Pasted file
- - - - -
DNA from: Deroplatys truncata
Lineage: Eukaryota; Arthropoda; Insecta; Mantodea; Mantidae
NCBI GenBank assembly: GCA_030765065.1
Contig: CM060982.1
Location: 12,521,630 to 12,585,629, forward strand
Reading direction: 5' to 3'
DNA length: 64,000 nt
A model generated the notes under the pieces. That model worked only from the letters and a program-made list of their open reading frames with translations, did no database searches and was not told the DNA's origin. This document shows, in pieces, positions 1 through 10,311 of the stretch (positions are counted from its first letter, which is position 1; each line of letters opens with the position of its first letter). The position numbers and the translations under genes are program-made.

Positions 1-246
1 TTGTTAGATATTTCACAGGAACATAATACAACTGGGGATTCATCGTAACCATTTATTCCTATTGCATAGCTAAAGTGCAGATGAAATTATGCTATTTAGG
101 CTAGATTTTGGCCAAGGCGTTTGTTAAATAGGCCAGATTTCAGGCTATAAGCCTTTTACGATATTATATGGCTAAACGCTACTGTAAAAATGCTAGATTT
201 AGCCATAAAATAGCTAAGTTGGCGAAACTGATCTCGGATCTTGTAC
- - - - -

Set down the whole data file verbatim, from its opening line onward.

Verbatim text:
DNA from: Deroplatys truncata
Lineage: Eukaryota; Arthropoda; Insecta; Mantodea; Mantidae
NCBI GenBank assembly: GCA_030765065.1
Contig: CM060982.1
Location: 12,521,630 to 12,585,629, forward strand
Reading direction: 5' to 3'
DNA length: 64,000 nt
A model generated the notes under the pieces. That model worked only from the letters and a program-made list of their open reading frames with translations, did no database searches and was not told the DNA's origin. This document shows, in pieces, positions 1 through 10,311 of the stretch (positions are counted from its first letter, which is position 1; each line of letters opens with the position of its first letter). The position numbers and the translations under genes are program-made.

Positions 1-246
1 TTGTTAGATATTTCACAGGAACATAATACAACTGGGGATTCATCGTAACCATTTATTCCTATTGCATAGCTAAAGTGCAGATGAAATTATGCTATTTAGG
101 CTAGATTTTGGCCAAGGCGTTTGTTAAATAGGCCAGATTTCAGGCTATAAGCCTTTTACGATATTATATGGCTAAACGCTACTGTAAAAATGCTAGATTT
201 AGCCATAAAATAGCTAAGTTGGCGAAACTGATCTCGGATCTTGTAC